China's emerging economy is an enormous success story and it’s remarkable, say two INSEAD academics, because it's really one big experiment.
"China does not have a grand plan for developing itself. It's very conscious that it's running the society as a series of experiments," Redding says.
"The process of evolution is experimentation. There is a lot of decentralisation in the process," Witt adds. "The way this is moving forward is really a bottom-up process in which different localities will be doing different things."
China's economic emergence is unprecedented in size, speed and scope, but the professors say there are economic development models in the region. Redding and Witt looked at the economies of the US, Japan, Germany and South Korea and they believe the South Korean model comes closest among the four to the type of capitalism that may emerge in China.
"The dominant form of business in South Korea would be the chaebol. These are large conglomerates that are not effectively family-owned anymore, but definitely family-controlled," says Witt, Affiliate Professor of Asian Business and Comparative Management at INSEAD. The book provides evidence that this model is fairly close to the Chinese experience and may be easiest among the four models considered for the Chinese to replicate.
"The Korean parallel is about the closest one we can see but it’s not a perfect match," says Redding, Director of the Euro-Asia and Comparative Research Centre at INSEAD for the past seven years.
Importantly, the difference in size makes China much more difficult to manage.
"Korea is more manageable than China and Korea has progressed much more to a fully functioning democracy. That’s a massive difference," Redding told INSEAD Knowledge.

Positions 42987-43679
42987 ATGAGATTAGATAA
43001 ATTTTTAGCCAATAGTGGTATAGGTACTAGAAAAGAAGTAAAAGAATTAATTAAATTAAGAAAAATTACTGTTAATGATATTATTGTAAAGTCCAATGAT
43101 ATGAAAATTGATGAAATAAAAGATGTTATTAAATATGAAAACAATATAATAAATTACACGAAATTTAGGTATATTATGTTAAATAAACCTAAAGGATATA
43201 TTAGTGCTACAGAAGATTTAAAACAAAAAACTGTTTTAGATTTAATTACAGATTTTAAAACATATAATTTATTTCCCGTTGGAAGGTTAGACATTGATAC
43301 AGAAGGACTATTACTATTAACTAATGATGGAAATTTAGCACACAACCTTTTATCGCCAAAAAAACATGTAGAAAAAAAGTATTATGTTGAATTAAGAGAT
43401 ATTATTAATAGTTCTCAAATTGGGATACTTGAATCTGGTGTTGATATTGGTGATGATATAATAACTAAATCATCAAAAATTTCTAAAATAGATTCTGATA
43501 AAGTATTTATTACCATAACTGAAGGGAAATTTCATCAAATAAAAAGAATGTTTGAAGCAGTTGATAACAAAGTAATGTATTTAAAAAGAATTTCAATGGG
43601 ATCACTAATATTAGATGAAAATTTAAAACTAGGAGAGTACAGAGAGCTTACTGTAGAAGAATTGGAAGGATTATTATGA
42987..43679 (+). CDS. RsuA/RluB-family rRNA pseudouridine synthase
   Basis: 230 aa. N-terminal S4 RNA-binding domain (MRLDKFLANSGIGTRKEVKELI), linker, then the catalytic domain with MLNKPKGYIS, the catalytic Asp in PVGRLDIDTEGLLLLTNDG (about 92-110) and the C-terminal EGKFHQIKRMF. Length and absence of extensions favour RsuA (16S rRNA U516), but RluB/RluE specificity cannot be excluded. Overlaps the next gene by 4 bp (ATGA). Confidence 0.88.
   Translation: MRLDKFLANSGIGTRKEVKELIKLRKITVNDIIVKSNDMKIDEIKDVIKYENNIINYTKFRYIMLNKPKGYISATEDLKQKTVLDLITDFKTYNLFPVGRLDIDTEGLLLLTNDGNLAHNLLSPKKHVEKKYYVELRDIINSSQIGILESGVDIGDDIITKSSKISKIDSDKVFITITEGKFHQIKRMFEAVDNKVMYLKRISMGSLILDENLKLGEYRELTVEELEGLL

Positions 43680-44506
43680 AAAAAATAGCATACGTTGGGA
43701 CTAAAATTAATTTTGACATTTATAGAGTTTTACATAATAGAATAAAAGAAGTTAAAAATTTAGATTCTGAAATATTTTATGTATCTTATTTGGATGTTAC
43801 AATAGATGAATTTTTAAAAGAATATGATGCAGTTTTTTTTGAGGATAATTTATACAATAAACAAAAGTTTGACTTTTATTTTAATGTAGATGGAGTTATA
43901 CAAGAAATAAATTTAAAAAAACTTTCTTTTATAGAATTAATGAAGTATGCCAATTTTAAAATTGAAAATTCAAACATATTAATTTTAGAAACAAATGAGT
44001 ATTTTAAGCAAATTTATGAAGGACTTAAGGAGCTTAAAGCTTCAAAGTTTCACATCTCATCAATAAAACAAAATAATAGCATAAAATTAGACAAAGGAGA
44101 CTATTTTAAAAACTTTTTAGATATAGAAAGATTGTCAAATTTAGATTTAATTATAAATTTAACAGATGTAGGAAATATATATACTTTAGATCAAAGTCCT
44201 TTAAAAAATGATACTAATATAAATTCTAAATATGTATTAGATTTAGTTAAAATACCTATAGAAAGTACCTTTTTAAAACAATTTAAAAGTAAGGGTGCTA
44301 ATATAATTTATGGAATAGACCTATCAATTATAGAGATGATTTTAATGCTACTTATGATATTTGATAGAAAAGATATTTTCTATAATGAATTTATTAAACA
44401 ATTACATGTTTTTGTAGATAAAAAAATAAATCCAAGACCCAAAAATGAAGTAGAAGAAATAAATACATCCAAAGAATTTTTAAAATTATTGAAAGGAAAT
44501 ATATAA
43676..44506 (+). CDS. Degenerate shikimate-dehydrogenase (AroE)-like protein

The authors say that if they look at China in isolation, there was a distinct possibility that China could hit a wall at about 15,000-18,000 US dollars per capita. But China isn't sealed off from the rest of the world. Business in China is part of a complex global trading system that provides more different opportunities to progress.
The big question for China right now, they say, is how Chinese companies can move up the value chain.
"It will change extremely slowly. The facts of the dependence on external innovation are very clear," Redding says.
He notes that in high-tech industries, 80 per cent of China's exports are from foreign companies. "For high technology, China depends upon inputs and knowledge,” he says.
But the authors believe China can be successful without leading the world in high tech.
Witt points to countries such as Japan and Germany, which are very successful in exporting medium-tech products such as machine tools and transport equipment. That could be one model for China, although he says the barrier to entry in those industries is very high as well.
Nor does China need to move to Western-style democracy to succeed.
"China has achieved, against all stereotypes, an extreme degree of decentralisation of decision making,” says Redding.
The academics say this can be seen in municipal and provincial decisions on power plants, infrastructure and other developments. It's also evident in increasing power for individuals in property disputes with developers.
"There's a great deal of grassroots democracy which is not acknowledged," Redding says.
China will need to need to improve the rule of law and develop institutional trust to provide a level playing field for foreign companies, Redding and Witt told INSEAD Knowledge, while Chinese regulations become more predictable and reliable.
‘The Future of Chinese Capitalism: Choices and Chances’ is published by Oxford University Press.